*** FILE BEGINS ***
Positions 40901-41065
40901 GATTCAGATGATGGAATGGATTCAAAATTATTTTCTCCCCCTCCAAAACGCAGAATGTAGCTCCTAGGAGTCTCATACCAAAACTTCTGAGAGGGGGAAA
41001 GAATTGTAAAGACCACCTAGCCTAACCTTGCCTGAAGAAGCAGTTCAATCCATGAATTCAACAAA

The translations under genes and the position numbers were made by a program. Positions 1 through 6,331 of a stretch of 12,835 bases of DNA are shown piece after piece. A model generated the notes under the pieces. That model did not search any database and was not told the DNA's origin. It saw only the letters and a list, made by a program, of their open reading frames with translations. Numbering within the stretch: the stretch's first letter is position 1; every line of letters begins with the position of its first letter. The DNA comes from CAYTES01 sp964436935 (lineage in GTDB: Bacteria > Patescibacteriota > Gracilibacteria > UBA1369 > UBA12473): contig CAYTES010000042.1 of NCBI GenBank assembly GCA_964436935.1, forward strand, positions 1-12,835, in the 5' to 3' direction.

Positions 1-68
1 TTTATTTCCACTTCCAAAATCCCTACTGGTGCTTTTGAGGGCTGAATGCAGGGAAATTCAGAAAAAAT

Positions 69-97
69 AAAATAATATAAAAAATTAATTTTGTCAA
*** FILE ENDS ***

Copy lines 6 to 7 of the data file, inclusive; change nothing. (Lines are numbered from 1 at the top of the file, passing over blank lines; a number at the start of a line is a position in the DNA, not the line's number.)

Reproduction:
1 TTTATTTCCACTTCCAAAATCCCTACTGGTGCTTTTGAGGGCTGAATGCAGGGAAATTCAGAAAAAAT

Positions 69-97